By Andrew Stern
CHICAGO (Reuters) - When the winner of a third of the record $656 million Mega Millions lottery jackpot steps before the cameras on Wednesday at a news conference in Red Bud, Illinois, life will be upended and there is a high risk he or she will fall prey to the "lottery curse," experts said.
Illinois requires the winner's identity to be revealed. Holders of two other winning tickets in Kansas and Maryland have chosen to remain anonymous.
"It's the lottery curse: you hear about people who win these huge lotteries and end up broke a few years later," said Richard Lustig, who writes about improving one's chances of winning.
"They're bombarded by media people for interviews. They're preyed on by people looking for money. The winner should decide whether they want to be in the spotlight or not," Lustig said.
The purpose of identifying winners, lottery operators say, is to persuade the public that the lottery is run fairly and anyone can win. Also, a beaming winner is a marketer's dream that can boost lottery sales.
The Mega Millions prize the Illinois winner will claim is worth roughly $158 million in a lump sum before taxes, or $218.6 million parceled out in 26 yearly installments.
The lottery presentation on Wednesday at Red Bud's village hall may be the biggest news event ever in the tiny farming community southeast of St. Louis, Missouri.
Tony Biscardi of Thunder Bay, Ontario, who won a lottery in Canada earlier this month, has some advice for the winner. He can understand the hesitation about coming forward and wishes he could have remained anonymous, but Canada's rules require disclosure of winners.
"It's actually quite hectic," the former construction superintendent said of winning a $1.1 million prize. "I wished we could have had more to say on who we told. We didn't even have the check in hand and people back home were sending us messages and texts."
INUNDATED WITH REQUESTS
Biscardi knows another Thunder Bay winner, a couple who recently won a $50 million lottery, and said it has been inundated with requests for financial help.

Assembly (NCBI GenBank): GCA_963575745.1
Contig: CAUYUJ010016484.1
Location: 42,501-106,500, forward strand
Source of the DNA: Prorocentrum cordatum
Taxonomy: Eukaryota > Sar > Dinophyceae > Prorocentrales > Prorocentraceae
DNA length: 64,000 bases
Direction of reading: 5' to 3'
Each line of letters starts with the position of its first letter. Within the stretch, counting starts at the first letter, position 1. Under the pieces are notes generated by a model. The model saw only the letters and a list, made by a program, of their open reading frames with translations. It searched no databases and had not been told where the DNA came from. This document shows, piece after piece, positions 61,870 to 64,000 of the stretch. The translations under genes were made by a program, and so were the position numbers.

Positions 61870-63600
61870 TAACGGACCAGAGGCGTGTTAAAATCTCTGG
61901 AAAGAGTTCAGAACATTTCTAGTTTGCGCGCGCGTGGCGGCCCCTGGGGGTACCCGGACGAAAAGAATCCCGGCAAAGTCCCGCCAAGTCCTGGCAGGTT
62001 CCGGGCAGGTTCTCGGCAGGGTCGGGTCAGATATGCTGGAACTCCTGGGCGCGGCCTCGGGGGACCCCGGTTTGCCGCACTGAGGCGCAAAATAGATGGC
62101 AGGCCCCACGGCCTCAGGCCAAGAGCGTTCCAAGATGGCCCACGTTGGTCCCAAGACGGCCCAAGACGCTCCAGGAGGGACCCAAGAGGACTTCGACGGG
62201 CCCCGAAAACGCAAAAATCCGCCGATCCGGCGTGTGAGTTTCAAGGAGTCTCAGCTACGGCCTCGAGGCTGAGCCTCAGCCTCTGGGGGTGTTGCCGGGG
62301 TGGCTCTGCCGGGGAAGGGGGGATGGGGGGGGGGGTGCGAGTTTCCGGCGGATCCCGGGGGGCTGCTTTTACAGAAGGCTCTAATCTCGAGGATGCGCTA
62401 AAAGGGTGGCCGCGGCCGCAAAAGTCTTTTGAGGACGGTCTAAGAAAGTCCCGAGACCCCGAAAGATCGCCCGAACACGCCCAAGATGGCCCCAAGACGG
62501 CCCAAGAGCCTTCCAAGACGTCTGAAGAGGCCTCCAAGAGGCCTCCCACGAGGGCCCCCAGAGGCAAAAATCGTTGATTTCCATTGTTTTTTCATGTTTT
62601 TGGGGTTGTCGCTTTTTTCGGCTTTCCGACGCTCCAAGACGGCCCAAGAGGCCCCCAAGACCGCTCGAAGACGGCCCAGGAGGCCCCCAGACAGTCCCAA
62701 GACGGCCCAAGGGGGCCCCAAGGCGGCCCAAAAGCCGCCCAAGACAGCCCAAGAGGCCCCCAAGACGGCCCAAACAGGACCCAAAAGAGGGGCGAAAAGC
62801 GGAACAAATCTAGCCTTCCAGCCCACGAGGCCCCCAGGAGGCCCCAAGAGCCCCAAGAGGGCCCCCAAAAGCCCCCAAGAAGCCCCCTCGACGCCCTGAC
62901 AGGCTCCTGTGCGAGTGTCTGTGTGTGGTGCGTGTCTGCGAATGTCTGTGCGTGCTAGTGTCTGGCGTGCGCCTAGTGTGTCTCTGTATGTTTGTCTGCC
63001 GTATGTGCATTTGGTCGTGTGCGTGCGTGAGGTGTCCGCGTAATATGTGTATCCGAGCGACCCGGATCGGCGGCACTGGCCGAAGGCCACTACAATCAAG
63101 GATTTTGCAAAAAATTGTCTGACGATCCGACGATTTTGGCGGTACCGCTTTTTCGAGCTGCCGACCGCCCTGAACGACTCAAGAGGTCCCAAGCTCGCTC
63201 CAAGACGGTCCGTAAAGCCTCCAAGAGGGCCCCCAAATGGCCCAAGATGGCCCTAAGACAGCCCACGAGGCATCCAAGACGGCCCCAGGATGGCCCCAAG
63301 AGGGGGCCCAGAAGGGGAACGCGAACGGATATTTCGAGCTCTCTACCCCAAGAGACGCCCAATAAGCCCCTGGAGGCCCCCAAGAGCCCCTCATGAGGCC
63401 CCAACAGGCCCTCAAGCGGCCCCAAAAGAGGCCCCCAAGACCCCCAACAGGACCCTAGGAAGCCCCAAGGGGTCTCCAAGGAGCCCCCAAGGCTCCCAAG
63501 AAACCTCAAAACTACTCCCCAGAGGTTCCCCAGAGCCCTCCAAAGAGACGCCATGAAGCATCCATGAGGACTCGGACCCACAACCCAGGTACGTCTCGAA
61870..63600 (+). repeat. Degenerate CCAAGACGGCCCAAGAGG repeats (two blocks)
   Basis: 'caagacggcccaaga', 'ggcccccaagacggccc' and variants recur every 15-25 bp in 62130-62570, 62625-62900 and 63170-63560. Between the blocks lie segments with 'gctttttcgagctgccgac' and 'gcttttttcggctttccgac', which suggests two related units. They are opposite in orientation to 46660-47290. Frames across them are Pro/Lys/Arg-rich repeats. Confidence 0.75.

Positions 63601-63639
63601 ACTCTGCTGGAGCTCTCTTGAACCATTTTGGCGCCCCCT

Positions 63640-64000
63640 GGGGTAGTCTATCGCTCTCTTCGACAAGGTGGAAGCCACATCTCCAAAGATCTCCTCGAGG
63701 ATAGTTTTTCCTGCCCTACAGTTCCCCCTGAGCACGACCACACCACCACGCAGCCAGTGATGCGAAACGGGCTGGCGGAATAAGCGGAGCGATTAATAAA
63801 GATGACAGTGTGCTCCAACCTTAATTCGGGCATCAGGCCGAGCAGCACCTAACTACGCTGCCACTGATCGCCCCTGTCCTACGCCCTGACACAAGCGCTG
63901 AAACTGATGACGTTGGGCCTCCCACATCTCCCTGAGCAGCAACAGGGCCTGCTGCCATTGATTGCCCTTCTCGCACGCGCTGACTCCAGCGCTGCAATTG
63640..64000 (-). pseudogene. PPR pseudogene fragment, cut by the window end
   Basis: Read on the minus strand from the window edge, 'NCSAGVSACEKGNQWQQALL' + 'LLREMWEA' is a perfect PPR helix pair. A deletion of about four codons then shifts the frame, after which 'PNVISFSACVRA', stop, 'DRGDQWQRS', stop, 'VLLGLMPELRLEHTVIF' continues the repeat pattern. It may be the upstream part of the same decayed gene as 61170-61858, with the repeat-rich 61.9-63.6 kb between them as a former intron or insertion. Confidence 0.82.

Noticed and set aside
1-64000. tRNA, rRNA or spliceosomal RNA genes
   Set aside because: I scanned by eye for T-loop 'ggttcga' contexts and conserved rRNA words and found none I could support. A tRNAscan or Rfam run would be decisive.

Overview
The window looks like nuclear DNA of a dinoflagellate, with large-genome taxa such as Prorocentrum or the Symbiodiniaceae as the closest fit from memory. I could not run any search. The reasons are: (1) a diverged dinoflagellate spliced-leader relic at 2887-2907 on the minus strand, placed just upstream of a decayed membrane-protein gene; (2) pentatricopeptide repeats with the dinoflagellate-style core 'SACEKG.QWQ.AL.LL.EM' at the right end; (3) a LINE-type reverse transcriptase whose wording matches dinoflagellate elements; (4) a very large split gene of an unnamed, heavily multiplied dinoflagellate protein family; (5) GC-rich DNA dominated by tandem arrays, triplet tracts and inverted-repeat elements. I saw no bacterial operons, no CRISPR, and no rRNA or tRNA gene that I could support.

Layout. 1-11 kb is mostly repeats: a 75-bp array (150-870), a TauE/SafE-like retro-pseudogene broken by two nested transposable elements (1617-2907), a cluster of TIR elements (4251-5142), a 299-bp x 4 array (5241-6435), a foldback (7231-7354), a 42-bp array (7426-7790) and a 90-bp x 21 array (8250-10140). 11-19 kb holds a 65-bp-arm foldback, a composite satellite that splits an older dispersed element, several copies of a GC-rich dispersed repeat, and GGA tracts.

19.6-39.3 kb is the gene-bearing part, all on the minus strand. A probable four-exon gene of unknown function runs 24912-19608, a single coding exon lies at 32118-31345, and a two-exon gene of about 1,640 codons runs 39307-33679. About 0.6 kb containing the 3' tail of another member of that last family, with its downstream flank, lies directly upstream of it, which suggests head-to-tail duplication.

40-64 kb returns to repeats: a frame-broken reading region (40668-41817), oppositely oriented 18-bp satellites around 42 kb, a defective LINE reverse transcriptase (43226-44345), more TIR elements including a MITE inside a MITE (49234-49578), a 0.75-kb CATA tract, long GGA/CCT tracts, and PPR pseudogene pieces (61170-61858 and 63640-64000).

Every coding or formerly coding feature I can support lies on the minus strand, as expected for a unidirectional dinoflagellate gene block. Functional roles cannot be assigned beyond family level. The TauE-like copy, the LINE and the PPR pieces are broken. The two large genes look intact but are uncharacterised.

"People are calling them from all over, trying to recite their hard-luck story and get some money," Biscardi said.
Many lottery winners end up losing everything, experts said.
Stories abound of people like West Virginia businessman Jack Whittaker, Jr., who won a $315 million jackpot in 2002 only to experience a series of thefts, gambling losses and lawsuits.
Lustig's advice to jackpot winners is to hire advisers and resist the urge to go on a spending spree. "Take care of business first ... then go out and buy the talking car."
Lottery winners are increasingly hiring lawyers and financial advisers like Don McNay, of Richmond, Kentucky. None of the more than 10 lottery winners he has advised have gone broke, said McNay, who wrote a book of advice for lottery winners.
"If you can keep anonymous, stay anonymous," he said.
Some winners form trusts or corporations to collect the bounty. McNay said he tried to track down a $161 million Ohio winner but never got beyond the name of the bank that collected the prize for the "XYZ trust fund."
"In Florida, you have to stand up to do the big thing with the check, which is asking for trouble to suddenly tell the world that you've got millions of dollars that you never planned on having and don't have the systems in place to deal with it," McNay said.
He cited a Florida study that looked at bankruptcies and a Stanford University study on lottery winners. Both concluded that roughly nine out of 10 big prize winners lost their windfall within five years.
Nearly three quarters of inheritances are frittered away, and roughly three-out-of-five professional football players go broke within a few years of retiring, he said.
The man who runs the Illinois lottery, superintendent Michael Jones, said he is sympathetic to the winners' plight. But winners must have a good reason to remain anonymous.
Lottery operators want to make sure there is no hint of cheating, Jones said, as frequently happened with tainted private lotteries in the late 19th Century that sometimes failed to award prizes or arranged for cronies to win.
The last lottery cheating scandal, in 1980, was dubbed the "Triple Six Fix" in Pennsylvania, where insiders substituted weighted balls to have the daily number come up 666. The scam was discovered by tracking down conspirators who bought tickets.
(Editing by Greg McCune and Philip Barbara)